Sturdy, waterproof and breathable too

Sidi’s On Road Gore-Tex Boots left a positive impression when we reviewed them back in 2010, so we had high expectations when a pair of Canyon Gore-Tex Boots crept into our gear bag. For the last six months, we’ve put the leather motorcycle riding boots to the test, from flogging 650 Twins around our HQ in Southern Oregon to riding the Spyder RT in Orlando to cruising California on the Indian Chief Vintage. Using them for a full riding season, they’ve been worn in summer heat, fall rainstorms and winter cold. Here’s what we discovered.

The Sidi Canyon Gore-Tex Boots have an exterior made from a combination of top grain leather and suede. An extra swath has been sewn into the shifting areas at the crown of the feet. Both the toe and heel areas have been reinforced, and there’s a small, round protective pad sewn into the ankle. The boots have a compact design, cut a little taller in front to protect the shin while sitting right at the base of my calf muscle in back. They’re not as bulky as some riding boots and require little break-in time.

The Canyon Gore-Tex Boots use both a moto-style buckling system and Velcro wraps to ensure a tight fight. The two Velcro wraps sit above the ankle and the upper part of the boots are cut narrow so they fit snug. At the arch of a rider’s foot sits the buckling system. To ratchet the boots tight, click the black tab on the end of the buckle up. Keep clicking until you get the desired tightness. To release the latch, lift the grey tab on the sides of the buckle. The one drawback is feeding the notched tab that ratchets the boots tight into the buckle is a challenge to get lined up perfectly, so it takes a little longer to get the Canyon Gore-Tex on than slip-ons.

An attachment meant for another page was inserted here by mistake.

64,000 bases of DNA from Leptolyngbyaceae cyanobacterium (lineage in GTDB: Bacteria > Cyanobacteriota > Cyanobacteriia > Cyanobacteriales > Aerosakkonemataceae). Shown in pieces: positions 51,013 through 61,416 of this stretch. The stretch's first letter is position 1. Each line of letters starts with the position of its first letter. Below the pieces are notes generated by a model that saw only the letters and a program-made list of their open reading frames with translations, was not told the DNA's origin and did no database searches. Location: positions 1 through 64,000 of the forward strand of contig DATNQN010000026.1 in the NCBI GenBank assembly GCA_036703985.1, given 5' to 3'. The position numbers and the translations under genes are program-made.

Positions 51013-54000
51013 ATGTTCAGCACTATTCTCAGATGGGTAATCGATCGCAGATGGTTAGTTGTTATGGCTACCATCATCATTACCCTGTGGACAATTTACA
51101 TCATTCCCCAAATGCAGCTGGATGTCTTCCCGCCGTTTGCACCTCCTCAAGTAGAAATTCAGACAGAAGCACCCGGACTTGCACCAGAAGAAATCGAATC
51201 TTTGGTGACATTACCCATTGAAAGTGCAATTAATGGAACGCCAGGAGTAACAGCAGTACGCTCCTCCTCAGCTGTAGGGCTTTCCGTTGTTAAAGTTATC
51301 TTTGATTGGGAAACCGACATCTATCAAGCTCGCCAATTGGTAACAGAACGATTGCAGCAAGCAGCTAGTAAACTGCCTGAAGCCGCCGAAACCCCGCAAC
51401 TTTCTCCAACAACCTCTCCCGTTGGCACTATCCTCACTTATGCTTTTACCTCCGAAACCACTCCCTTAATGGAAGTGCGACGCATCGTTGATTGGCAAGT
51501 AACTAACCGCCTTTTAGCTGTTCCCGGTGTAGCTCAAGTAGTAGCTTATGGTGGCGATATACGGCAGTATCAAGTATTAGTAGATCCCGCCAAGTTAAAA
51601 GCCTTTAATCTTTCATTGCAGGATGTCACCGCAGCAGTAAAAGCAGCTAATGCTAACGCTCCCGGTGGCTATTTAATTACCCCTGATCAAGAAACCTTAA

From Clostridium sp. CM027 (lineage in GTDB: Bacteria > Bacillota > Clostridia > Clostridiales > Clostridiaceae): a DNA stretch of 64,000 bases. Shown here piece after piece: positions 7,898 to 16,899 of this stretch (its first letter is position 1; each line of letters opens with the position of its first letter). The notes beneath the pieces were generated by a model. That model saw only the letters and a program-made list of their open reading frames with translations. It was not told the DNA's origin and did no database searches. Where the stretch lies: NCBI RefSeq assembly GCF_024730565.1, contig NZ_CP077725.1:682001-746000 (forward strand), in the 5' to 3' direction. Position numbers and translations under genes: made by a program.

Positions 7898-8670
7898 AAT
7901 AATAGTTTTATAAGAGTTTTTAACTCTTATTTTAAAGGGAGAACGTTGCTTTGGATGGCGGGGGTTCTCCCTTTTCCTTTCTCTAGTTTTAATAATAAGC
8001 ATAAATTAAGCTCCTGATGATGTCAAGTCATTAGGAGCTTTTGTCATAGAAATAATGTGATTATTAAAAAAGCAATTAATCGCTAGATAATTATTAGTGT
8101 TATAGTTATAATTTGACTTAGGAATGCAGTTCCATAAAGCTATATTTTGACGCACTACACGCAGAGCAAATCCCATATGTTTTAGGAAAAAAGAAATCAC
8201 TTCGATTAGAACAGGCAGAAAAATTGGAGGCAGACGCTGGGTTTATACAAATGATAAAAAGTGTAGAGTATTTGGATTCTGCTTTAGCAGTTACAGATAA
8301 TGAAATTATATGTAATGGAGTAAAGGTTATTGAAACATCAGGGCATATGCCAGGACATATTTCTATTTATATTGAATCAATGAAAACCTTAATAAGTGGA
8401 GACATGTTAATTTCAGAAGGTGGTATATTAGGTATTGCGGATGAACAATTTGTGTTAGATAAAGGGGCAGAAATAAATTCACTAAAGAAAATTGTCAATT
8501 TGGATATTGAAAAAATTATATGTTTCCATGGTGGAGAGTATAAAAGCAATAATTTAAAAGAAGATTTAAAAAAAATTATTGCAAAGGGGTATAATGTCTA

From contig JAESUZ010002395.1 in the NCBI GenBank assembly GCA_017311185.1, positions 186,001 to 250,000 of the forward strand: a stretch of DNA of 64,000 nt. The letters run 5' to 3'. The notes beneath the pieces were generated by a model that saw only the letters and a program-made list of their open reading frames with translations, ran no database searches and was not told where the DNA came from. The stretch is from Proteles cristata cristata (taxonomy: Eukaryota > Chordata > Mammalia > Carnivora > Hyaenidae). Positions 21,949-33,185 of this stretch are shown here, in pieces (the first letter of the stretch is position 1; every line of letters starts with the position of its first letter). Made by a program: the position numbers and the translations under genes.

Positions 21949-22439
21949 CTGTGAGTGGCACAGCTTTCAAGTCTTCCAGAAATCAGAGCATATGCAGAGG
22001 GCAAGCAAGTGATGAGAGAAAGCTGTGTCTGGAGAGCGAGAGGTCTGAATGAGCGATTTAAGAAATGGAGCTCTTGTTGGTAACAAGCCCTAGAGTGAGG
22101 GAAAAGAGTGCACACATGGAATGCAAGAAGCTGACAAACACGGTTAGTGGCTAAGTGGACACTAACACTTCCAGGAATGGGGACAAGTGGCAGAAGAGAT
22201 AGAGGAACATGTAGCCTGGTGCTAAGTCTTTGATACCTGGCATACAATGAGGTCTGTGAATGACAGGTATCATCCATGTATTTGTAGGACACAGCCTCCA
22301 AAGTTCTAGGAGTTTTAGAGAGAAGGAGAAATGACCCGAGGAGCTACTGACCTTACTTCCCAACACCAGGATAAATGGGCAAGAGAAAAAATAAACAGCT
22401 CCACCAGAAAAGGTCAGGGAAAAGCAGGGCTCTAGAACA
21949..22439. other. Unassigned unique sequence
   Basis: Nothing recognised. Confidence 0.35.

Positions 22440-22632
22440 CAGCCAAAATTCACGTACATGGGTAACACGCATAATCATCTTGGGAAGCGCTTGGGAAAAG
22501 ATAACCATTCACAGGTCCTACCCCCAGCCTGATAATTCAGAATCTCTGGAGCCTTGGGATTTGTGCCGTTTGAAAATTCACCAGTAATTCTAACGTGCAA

The boots have kept my feet dry in rain storms, warm in the cold, and comfortable in hot weather. The Gore-Tex membrane between the boot’s outer top grain leather and the inner liner works. It does double duty, allowing my feet to breathe on 100 degree days during the summer while keeping rain out when I got caught out in a storm, a recurring theme this past riding season. Even though the Gore-Tex is breathable, the boots have still proved to be plenty warm during chilly winter rides into work with temperatures in the 30s.

A bonded non-slip, lug-type sole provides plenty of grip, be it on pegs or street surfaces. The sole isn’t overly thick, which ties into the overall streamlined design of the boots. They’re distinctly black with a rugged look to them. The Sidi logo is imprinted on the extra swath over the shin but is subtle and blends right in with the texture of the suede. Beyond that, a small Sidi tag is the only other visible branding. A small reflective strip sits high on the heel, invisible while walking but positioned low enough to be seen when a rider climbs into the saddle and their pants slide up.

The Canyon Gore-Tex boots flex well at the ankle so it’s no problem walking around an event all day in them. After six months of use, they exhibit little signs of wear. The patch on the toe has a rub spot, and the lowest part of the Velcro wrap below the buckling arches a tad, but it doesn’t compromise its waterproofness. Once again, Sidi impresses us with a boot that’s built well, offers solid protection thanks to reinforcements in the right areas, and is waterproof yet allows a rider’s foot to breathe. At $360, they’re not the cheapest boots out there, but quality generally comes at a price, and these are a quality pair of motorcycle riding boots.